Ireland: “The Irish government is reviewing proposed legislation to promote online safety amid an outcry that tech companies are unable or unwilling to tackle harmful content. The move jars with Dublin’s normally effusive support for tech companies with an Irish base. Facebook has its European headquarters in Dublin and falls under the remit of Irish data protection authorities“. The first thing to do is look at the definition. The European commission gives us: “Harmful content, is authorized material subject to distribution restrictions (adults only, for example) or material which some users may find offensive even if, on the grounds of freedom of speech, there are no restrictions on publication.” First of all, the Pornhub site is freely available to every man, woman and child. In addition there is a porn version of YouTube that is also freely available, from that we can see that Ireland has a lot of other worries and these two are not available through Facebook. When we look at Ireland we see a nation that given in to big business through tax laws at the drop of any hat and they have harmful content issues? In addition the Times gave us on November 6th: “Google and Facebook will call on the government today to define exactly what kind of content a proposed digital safety commissioner would have the power to remove online.” It becomes a lot more entertaining when we see in Fine Gael last week: “Fine Gael TD Hildegarde Naughton will travel to Westminster next Tuesday (November 27th) for a meeting of the International Grand Committee on Communications”, as well as ““Social media companies cannot hide from the genuine concerns of national parliaments from around the globe, it is imperative they engage with us in a meaningful way. “This document sets out a blueprint for how that can be done.” It is entertaining as she seemingly has a document whilst this entire setting has been going on for years (even before Cambridge Analytics). That entire meeting is in my personal opinion as hollow as it sounds. All trying to look important, yet where is that so called document from Hildegarde Naughton? It does not seem to be on the HN site (at http://www.hildegarde.ie), so where is it? When we are told: ‘This document builds upon the work done by the Oireachtas Communications Committee‘, we should be able to read and scrutinise it. You see, the Irish Law Reform Commission has a 2016 document (at https://www.lawreform.ie/_fileupload/Reports/Full%20Colour%20Cover%20Report%20on%20Harmful%20Communications%20and%20Digital%20Safety.pdf), it is merely that or a continuance of that? And this document is important, especially on page 165 where we see: “The definition of “communication” implements the recommendation in paragraph 2.53 that the proposed legislation on harmful communications should apply to all forms of communication, whether offline or online, analogue or digital, and therefore the definition includes communication by speech, by letter, by camera, by telephone (including SMS text message), by smart phone, by any digital or online communication (including the internet, a search engine, a social media platform, a social media site or the world wide web), or by any other telecommunications system.”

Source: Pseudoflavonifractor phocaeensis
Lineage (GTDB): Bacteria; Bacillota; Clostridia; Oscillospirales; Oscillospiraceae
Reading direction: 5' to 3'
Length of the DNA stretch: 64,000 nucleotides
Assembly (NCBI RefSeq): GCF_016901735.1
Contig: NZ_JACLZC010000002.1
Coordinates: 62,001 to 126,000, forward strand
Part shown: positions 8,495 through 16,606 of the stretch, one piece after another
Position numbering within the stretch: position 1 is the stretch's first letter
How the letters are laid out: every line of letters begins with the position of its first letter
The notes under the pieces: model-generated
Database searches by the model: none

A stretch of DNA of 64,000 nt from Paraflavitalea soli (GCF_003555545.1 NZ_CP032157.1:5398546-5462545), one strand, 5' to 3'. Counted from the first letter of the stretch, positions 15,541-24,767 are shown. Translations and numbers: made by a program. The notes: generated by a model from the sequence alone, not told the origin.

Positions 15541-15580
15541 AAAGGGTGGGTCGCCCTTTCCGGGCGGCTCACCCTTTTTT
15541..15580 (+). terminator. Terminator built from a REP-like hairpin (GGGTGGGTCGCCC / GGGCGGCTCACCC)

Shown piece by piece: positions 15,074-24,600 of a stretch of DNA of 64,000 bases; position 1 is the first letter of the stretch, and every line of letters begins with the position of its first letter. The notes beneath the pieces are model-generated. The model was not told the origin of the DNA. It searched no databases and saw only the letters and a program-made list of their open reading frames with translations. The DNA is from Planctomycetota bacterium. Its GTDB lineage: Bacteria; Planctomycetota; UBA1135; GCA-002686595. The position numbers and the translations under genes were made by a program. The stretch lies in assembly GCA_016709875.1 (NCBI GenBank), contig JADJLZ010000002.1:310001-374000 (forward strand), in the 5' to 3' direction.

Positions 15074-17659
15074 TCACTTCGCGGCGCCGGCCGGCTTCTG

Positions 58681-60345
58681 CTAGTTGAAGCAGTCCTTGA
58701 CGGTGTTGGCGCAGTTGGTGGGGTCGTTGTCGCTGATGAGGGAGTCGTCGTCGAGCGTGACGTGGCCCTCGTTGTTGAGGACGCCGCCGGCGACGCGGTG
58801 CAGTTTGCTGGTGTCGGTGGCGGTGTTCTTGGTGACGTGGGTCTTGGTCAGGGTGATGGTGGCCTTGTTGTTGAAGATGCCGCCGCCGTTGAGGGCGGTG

This now implies that art is now no longer merely in the eyes of the beholder, basically if any art is regarded as harmful content, is comes under scrutiny (read: censoring) A massive part from Facebook is relying on art to propagate via digital medium, digital art is still in its infancy and it seems that this offends Ireland in the broader view it has, it is in that view that my message to Hildegarde Naughton is seen (at https://www.independent.ie/irish-news/courts/priest-who-sexually-assaulted-girl-6-during-first-confession-avoids-jail-due-to-old-age-and-health-problems-36840577.html). When we contemplate that when you have health issues and you are old, it seems fine to rape a six year old. It is all in the nuance, is it not? So, what will you do when you consider this Grigor Malinov painting to be harmful content? Add a Jade Swim bikini with a brush and a fashionable colour? In light of what certain people get away with, the entire harmful content is not a joke, yet hammer Facebook with it, whilst there are other players openly in the field is too weird as I personally see it.